Ectopic thyroid tissue can also occur between the genio-hyoid and mylohyoid muscles (sublingual thyroid), above the hyoid bone (pre-laryngeal thyroid) and in other rare sites such as the mediastinum, precardial sac, heart, breast, pharynx, oesophagus, trachea, lung, duodenum and mesentery of the small intestine, adrenal gland [10-28]. Hickmann recorded the first case of lingual thyroid in 1869. Montgomery stressed that for a condition to be branded as lingual thyroid, thyroid follicles should be demonstrated histopathologically in tissues sampled from the lesion . A brief discussion of embryology of thyroid gland would ensure better understanding of the pathophysiology involved in the formation of ectopic thyroid gland. Early in embryogenesis, thyroid gland appears as proliferation of endodermal tissue in the floor of the pharynx between tuberculum impar and hypobranchial eminence (this area is the later foramen caecum) [1-28]. Normally thyroid gland descends along a path from foramen cecum in the tongue, passes the hyoid bone, to the final position in front and lateral to the second, third, and fourth tracheal rings by 7 weeks gestation. During this descent thyroid tissue retains its communication with foramen cecum. This communication is known as thyroglossal duct. Once the thyroid reaches its final destination, the thyroglossal duct degenerate [1-28]. Persistence of thyroglossal duct even after birth leads to the formation of thyroglossal cyst. These cysts usually arise from the remnants of thyroglossal duct and can be found anywhere along the migration site of thyroid gland. This descent may arrest anywhere along this path and this condition may remain unnoticed until puberty. Any functioning thyroid tissue found outside of the normal thyroid location is termed ectopic thyroid tissue [10-28]. Although it is usually found along the normal path of development, ectopic tissue has also been noted in the mediastinum, heart, esophagus, and diaphragm. Lingual thyroid is the result of failure of descent of the thyroid anlage from the foramen cecum of the tongue. The reasons for the failure of descent are unknown [26-28].
The incidence of LT is reported as 1:100,000. It is 7 times higher in females . Clinical presentations are varied, most of them related to oropharyngeal obstruction, and may include dysphagia (mild or severe), dyspnea and dysphonia, fullness in the throat, sleep apnoea. Stridor is most common in neonates [26-28]. About 33% of the patients show hypothyroidism findings [26-28]. Bleeding is rarely described. The clinical presentation of LT could be classified into two groups according to the appearance of the symptoms: infants and young children whose lingual thyroid is detected via routine screening may suffer from failure to thrive and mental retardation, or even severe respiratory distress, resulting in a medical emergency [26-28]. Other cases may present with onset of slowly progressing dysphagia and symptoms of oropharyngeal obstruction before or during puberty. This occurs as a response to the increased demand for thyroid hormone in these hyper-metabolic states. Similar response is also encountered during other metabolic stress conditions like pregnancy, infections, trauma, menopause, etc. . LT usually presents itself as a midline, nodular mass in the base of the tongue . The surface of the lesion is usually smooth, and vascularity can be seen. This was the case in our patient. Thorough head and neck examination with special attention to the base of the tongue is mandatory. Palpation of the neck is extremely essential, in order to check the presence or the absence of the thyroid gland in its normal position. Investigations include thyroid function tests (often demonstrate normal gland functions). Technetium scanning confirms the presence of ectopic thyroid tissue at the base of tongue. There was no normal thyroid gland on scintigraphy and radiological examinations in our case. Histologically, on FNA, LT resembles normal thyroid tissue. Unless emergency surgery is indicated, suppressive therapy with exogenous thyroid hormone should be tried first in order to decrease the size of the gland. This was the case in our patient and elective surgery following the suppression therapy was planned. Additionally, levothyroxine therapy should be initiated after surgical excision as the lingual thyroid is the only functioning thyroid tissue found in 70% of these patients .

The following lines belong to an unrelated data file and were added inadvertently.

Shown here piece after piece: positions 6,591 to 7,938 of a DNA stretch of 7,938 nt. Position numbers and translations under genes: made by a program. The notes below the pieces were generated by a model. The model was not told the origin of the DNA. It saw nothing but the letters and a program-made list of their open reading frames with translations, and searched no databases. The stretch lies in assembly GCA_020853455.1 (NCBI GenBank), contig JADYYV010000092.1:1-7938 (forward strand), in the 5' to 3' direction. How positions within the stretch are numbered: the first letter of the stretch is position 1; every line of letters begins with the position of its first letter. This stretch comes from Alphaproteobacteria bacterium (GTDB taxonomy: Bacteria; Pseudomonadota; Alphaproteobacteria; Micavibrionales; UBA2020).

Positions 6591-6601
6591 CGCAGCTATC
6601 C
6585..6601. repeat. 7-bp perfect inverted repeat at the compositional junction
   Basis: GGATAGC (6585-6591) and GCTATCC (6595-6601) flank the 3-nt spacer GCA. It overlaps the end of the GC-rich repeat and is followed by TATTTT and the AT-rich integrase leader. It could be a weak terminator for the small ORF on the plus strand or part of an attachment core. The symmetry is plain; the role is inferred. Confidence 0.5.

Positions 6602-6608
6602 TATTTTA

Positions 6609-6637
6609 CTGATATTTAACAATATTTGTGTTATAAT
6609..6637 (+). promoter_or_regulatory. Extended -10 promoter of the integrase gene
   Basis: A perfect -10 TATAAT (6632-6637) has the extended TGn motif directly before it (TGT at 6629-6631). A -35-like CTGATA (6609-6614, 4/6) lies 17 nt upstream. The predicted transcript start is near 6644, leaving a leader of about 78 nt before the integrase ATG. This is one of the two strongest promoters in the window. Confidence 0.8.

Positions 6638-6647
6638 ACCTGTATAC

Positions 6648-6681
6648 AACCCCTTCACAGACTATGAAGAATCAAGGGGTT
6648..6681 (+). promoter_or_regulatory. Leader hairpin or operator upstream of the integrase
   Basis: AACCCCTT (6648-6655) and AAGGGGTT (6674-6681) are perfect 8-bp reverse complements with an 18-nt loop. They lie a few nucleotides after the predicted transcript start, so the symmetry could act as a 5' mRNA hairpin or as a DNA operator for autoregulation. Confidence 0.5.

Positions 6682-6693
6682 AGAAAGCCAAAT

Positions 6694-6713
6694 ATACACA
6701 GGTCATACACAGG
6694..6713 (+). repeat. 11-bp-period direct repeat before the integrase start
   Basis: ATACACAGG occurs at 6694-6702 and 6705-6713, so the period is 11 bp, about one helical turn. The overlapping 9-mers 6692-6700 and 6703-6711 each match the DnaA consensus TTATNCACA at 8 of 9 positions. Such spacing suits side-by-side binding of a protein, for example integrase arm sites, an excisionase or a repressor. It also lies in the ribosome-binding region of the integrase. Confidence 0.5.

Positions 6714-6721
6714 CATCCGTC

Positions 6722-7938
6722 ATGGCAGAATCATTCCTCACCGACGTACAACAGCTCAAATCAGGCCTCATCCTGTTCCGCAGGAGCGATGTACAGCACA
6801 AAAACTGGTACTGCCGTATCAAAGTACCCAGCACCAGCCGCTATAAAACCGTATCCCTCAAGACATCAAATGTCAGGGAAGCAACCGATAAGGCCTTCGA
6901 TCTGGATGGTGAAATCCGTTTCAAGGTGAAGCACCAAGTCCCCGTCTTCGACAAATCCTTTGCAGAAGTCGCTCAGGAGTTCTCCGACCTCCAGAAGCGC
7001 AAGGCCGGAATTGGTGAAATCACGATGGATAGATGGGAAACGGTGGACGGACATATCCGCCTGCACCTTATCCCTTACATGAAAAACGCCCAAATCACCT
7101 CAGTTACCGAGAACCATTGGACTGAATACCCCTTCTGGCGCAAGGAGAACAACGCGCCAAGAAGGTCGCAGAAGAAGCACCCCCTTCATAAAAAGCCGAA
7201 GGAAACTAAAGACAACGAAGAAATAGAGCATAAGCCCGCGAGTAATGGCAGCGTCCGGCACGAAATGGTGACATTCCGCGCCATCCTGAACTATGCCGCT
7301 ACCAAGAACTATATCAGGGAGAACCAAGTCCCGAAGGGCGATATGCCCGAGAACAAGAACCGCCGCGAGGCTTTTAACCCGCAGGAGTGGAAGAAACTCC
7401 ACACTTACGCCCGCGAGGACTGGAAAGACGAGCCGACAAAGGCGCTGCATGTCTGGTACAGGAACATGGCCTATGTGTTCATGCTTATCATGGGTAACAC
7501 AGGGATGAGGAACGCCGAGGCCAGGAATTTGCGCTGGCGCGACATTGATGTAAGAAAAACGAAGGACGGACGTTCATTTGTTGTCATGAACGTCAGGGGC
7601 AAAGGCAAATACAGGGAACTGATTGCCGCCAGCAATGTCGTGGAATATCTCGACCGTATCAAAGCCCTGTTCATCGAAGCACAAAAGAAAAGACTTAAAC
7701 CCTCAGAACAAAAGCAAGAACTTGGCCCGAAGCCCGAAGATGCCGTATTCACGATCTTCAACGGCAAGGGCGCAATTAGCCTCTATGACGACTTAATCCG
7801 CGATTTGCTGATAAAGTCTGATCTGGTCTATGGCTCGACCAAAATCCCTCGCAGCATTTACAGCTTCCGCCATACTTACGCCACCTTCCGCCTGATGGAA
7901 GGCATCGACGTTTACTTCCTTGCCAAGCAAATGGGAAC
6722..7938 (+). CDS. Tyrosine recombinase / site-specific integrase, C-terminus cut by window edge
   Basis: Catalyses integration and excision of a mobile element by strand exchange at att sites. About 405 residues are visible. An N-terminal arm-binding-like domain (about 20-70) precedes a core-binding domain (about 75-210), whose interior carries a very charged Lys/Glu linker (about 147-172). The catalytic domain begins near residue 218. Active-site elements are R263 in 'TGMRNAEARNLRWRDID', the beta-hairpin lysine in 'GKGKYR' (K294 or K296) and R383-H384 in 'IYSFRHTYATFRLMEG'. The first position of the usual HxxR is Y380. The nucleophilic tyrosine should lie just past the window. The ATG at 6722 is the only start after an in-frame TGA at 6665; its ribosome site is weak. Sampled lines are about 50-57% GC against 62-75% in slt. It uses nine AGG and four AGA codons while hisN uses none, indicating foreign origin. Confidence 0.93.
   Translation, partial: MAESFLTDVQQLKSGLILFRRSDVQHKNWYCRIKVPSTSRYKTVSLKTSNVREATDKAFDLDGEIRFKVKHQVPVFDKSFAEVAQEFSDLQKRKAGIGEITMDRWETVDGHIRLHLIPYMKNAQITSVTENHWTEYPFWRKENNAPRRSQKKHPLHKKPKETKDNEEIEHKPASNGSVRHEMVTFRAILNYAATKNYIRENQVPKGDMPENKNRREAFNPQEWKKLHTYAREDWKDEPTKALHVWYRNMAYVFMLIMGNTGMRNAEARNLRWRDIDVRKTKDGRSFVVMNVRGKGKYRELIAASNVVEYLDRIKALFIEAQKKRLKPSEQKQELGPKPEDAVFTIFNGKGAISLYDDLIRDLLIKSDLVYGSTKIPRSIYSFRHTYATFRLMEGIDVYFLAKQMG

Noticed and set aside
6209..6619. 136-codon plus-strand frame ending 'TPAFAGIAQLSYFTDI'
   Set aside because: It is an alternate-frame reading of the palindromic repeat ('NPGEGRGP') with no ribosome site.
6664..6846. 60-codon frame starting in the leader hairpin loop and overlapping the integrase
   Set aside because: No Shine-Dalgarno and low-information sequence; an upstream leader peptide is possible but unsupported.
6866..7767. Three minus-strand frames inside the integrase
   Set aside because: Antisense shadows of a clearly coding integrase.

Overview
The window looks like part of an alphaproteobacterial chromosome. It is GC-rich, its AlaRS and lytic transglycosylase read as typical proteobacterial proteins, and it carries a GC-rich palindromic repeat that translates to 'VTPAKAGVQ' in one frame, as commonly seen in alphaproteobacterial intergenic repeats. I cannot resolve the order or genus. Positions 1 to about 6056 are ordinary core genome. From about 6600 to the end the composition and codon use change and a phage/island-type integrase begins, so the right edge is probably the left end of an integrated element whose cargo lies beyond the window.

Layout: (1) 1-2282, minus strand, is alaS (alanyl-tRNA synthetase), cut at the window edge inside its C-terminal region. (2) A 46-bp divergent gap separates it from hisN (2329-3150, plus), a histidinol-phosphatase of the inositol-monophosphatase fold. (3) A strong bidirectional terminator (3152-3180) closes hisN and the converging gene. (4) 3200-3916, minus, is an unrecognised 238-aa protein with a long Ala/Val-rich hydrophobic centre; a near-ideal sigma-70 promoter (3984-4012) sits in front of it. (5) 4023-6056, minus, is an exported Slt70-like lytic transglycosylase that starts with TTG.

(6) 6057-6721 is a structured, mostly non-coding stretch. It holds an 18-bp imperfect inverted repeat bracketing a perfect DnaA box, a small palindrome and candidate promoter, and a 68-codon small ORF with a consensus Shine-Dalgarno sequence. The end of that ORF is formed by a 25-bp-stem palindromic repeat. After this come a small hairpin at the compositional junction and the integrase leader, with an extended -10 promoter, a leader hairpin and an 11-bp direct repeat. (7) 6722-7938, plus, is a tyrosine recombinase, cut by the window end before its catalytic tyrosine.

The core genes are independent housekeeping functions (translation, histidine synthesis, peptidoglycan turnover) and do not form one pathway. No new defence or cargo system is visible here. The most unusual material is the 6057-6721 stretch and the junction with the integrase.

Lingual thyroid is a rare anomaly representing faulty migration of normal thyroid gland. The exact pathogenesis of this ectopic is not known. It is 7 times higher in females. Lingual ectopic thyroid is a rare developmental anomaly, the treatment of which is still controversial because of the rarity of the condition. Treatment could be conservative with substitutive hormone treatment in patients with mild symptoms, while surgery is recommended in cases with airway obstruction. Evaluation of thyroid function is recommended before and after surgery due to the risk of postoperative hypothyroidism. Dysphagia and dysphonia are common presenting symptoms. Thorough head and neck examination with special attention to base of tongue is essential. Investigation includes thyroid function tests, neck ultrasound scan, Technetium scanning and C.T scan. FNAC is not preferred by some authors as it would cause unnecessary bleeding. Although different types of surgical access have been described, the transoral approach provides good exposure and is less traumatic for the patient, with better postoperative recovery. When complications such as dysphagia or dyspnea occur, surgery is necessary: the trans-oral approach can be useful, in selected cases (older patients or anterior and small masses), while in younger patients, usually the external approach is the best choice due to the risk of malignant transformation, relapse and for better bleeding control. Transplantation is not recommended, but substitutive hormone treatment is often needed. Follow-up is recommended to monitor possible recurrence or complications.